Many observers of the Nationality Law have welcomed the government’s proposed revision approved Tuesday by the Cabinet that will soon allow hundreds of children born out of wedlock to Japanese men and foreign women to obtain Japanese nationality if the father recognizes paternity even after birth.
Despite what seems to be a positive move, however, some also predict many challenges ahead before the children entitled to Japanese nationality can actually acquire it.
“The revision will mean a lot to the children, because (nationality) is part of their identity and will secure them a more stable status and future,” said Rieko Ito, secretary general of the Tokyo-based Citizens Network for Japanese-Filipino Children, which supports Filipino women and children in Japan who often live under permanent resident status.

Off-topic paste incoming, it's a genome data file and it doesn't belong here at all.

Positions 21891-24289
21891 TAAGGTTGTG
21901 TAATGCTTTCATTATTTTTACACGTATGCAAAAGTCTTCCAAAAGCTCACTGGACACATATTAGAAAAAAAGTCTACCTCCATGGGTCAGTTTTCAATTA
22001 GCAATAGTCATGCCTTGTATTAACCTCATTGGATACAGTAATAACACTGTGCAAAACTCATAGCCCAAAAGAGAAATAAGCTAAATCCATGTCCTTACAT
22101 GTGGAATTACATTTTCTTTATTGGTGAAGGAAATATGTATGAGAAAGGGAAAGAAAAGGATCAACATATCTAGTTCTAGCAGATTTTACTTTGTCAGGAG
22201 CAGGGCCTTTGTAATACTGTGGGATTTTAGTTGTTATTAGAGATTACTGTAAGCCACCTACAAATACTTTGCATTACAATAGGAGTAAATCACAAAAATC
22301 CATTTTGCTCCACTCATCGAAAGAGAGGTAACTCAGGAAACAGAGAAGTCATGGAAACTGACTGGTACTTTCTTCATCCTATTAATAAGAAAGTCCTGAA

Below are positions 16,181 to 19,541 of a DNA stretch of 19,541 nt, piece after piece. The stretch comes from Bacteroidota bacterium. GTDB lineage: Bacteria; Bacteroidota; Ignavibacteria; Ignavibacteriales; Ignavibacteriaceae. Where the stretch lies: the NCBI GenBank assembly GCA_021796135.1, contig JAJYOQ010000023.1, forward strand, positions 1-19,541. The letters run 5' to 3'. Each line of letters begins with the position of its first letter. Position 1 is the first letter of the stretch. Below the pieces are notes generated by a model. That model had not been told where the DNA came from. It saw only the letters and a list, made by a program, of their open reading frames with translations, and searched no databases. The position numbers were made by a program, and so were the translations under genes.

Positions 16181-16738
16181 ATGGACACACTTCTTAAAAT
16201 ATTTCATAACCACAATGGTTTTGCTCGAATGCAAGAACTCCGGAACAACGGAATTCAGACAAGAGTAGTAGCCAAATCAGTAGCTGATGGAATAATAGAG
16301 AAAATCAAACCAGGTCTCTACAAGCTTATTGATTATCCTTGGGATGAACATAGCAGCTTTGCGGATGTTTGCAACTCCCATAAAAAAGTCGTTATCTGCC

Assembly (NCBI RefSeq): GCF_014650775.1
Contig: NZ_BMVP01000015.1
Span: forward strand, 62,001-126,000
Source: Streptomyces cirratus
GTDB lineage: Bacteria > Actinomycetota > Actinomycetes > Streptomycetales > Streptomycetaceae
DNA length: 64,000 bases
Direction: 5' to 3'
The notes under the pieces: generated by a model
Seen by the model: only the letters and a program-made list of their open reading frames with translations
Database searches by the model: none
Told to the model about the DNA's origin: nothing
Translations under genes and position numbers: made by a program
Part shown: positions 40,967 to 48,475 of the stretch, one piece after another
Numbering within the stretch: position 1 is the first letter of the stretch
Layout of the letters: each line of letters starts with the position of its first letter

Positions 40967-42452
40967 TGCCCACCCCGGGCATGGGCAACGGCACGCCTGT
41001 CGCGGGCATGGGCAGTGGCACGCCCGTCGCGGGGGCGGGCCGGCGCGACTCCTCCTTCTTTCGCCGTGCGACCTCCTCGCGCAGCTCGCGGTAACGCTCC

The scheduled amendment is in line with the June 4 Supreme Court ruling that a provision of the law on the status of children born out of wedlock was unconstitutional.
Today, the law still reads that a child born out of wedlock between a Japanese father and a foreign mother can get Japanese nationality only if the father admits paternity during the mother’s pregnancy, or if the couple get married before the child turns 20, but not after birth.
Thus, children whose fathers acknowledge paternity after their birth are not granted Japanese nationality, which the top court declared a violation of equal rights.